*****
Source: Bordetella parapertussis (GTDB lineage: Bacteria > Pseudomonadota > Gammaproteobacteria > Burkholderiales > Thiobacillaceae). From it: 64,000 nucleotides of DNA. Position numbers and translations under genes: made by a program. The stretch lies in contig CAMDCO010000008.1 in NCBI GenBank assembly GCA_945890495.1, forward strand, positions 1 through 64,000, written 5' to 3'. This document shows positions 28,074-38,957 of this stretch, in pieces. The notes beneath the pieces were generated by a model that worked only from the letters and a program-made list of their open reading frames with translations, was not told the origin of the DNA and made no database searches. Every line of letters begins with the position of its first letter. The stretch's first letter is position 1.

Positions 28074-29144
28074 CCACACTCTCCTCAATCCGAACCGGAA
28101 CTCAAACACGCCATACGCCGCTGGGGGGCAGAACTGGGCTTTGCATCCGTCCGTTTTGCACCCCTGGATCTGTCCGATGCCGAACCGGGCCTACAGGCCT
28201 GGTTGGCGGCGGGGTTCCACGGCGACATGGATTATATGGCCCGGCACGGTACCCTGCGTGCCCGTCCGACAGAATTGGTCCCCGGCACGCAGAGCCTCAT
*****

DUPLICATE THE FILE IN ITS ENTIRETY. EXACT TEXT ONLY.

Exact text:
Source: Bordetella parapertussis (GTDB lineage: Bacteria > Pseudomonadota > Gammaproteobacteria > Burkholderiales > Thiobacillaceae). From it: 64,000 nucleotides of DNA. Position numbers and translations under genes: made by a program. The stretch lies in contig CAMDCO010000008.1 in NCBI GenBank assembly GCA_945890495.1, forward strand, positions 1 through 64,000, written 5' to 3'. This document shows positions 28,074-38,957 of this stretch, in pieces. The notes beneath the pieces were generated by a model that worked only from the letters and a program-made list of their open reading frames with translations, was not told the origin of the DNA and made no database searches. Every line of letters begins with the position of its first letter. The stretch's first letter is position 1.

Positions 28074-29144
28074 CCACACTCTCCTCAATCCGAACCGGAA
28101 CTCAAACACGCCATACGCCGCTGGGGGGCAGAACTGGGCTTTGCATCCGTCCGTTTTGCACCCCTGGATCTGTCCGATGCCGAACCGGGCCTACAGGCCT
28201 GGTTGGCGGCGGGGTTCCACGGCGACATGGATTATATGGCCCGGCACGGTACCCTGCGTGCCCGTCCGACAGAATTGGTCCCCGGCACGCAGAGCCTCAT